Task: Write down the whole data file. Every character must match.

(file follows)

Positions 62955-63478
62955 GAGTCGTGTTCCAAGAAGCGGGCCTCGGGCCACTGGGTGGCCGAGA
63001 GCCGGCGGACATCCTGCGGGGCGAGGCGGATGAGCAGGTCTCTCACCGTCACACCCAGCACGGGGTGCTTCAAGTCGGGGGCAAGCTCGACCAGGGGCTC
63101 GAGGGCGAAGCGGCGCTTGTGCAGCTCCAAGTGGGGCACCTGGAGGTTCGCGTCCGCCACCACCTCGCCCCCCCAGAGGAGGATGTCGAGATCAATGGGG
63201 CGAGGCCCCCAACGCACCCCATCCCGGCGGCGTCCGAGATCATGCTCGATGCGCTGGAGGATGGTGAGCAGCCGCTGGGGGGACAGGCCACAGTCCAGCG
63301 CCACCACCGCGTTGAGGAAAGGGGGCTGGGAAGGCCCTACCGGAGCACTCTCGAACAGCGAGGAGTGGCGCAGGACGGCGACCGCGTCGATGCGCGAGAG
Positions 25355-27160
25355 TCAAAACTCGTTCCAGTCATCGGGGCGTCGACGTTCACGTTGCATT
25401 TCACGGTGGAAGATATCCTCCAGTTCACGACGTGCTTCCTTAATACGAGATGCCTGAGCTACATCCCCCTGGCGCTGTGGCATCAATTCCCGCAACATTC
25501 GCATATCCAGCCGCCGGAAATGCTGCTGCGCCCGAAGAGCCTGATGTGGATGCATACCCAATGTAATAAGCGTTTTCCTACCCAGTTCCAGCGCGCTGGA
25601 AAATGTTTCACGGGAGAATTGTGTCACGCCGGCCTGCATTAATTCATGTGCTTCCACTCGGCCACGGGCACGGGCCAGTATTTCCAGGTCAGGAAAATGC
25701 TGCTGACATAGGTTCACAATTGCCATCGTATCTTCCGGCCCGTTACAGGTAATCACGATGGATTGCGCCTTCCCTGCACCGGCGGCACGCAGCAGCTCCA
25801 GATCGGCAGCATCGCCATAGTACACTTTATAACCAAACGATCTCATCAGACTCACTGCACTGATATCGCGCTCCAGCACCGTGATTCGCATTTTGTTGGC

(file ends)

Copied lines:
Positions 62955-63478
62955 GAGTCGTGTTCCAAGAAGCGGGCCTCGGGCCACTGGGTGGCCGAGA
63001 GCCGGCGGACATCCTGCGGGGCGAGGCGGATGAGCAGGTCTCTCACCGTCACACCCAGCACGGGGTGCTTCAAGTCGGGGGCAAGCTCGACCAGGGGCTC
63101 GAGGGCGAAGCGGCGCTTGTGCAGCTCCAAGTGGGGCACCTGGAGGTTCGCGTCCGCCACCACCTCGCCCCCCCAGAGGAGGATGTCGAGATCAATGGGG
63201 CGAGGCCCCCAACGCACCCCATCCCGGCGGCGTCCGAGATCATGCTCGATGCGCTGGAGGATGGTGAGCAGCCGCTGGGGGGACAGGCCACAGTCCAGCG
63301 CCACCACCGCGTTGAGGAAAGGGGGCTGGGAAGGCCCTACCGGAGCACTCTCGAACAGCGAGGAGTGGCGCAGGACGGCGACCGCGTCGATGCGCGAGAG
Positions 25355-27160
25355 TCAAAACTCGTTCCAGTCATCGGGGCGTCGACGTTCACGTTGCATT
25401 TCACGGTGGAAGATATCCTCCAGTTCACGACGTGCTTCCTTAATACGAGATGCCTGAGCTACATCCCCCTGGCGCTGTGGCATCAATTCCCGCAACATTC
25501 GCATATCCAGCCGCCGGAAATGCTGCTGCGCCCGAAGAGCCTGATGTGGATGCATACCCAATGTAATAAGCGTTTTCCTACCCAGTTCCAGCGCGCTGGA
25601 AAATGTTTCACGGGAGAATTGTGTCACGCCGGCCTGCATTAATTCATGTGCTTCCACTCGGCCACGGGCACGGGCCAGTATTTCCAGGTCAGGAAAATGC
25701 TGCTGACATAGGTTCACAATTGCCATCGTATCTTCCGGCCCGTTACAGGTAATCACGATGGATTGCGCCTTCCCTGCACCGGCGGCACGCAGCAGCTCCA
25801 GATCGGCAGCATCGCCATAGTACACTTTATAACCAAACGATCTCATCAGACTCACTGCACTGATATCGCGCTCCAGCACCGTGATTCGCATTTTGTTGGC